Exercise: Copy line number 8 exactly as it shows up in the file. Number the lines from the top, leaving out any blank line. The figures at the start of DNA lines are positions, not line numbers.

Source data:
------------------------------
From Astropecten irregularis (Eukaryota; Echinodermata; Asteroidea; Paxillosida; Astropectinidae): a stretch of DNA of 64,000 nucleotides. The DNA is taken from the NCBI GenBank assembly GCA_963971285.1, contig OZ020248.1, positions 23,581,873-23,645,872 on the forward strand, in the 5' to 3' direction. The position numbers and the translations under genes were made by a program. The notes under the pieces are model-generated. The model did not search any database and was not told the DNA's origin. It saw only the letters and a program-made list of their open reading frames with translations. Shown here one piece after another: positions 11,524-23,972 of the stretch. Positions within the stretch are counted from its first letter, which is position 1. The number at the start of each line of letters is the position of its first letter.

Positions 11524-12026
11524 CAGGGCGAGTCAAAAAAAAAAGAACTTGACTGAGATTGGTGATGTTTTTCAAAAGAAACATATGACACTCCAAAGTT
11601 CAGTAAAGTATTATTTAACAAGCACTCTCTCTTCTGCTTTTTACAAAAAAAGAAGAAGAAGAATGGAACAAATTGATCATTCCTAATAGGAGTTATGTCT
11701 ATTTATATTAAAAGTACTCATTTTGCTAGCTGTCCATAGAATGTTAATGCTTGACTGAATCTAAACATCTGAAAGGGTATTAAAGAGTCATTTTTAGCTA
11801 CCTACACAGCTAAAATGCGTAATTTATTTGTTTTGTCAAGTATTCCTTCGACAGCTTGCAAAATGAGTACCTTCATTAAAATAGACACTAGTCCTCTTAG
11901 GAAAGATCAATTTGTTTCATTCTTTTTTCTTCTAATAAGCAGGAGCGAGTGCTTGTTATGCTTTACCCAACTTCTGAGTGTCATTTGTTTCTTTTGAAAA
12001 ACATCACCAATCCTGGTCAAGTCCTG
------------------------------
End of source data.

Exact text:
12001 ACATCACCAATCCTGGTCAAGTCCTG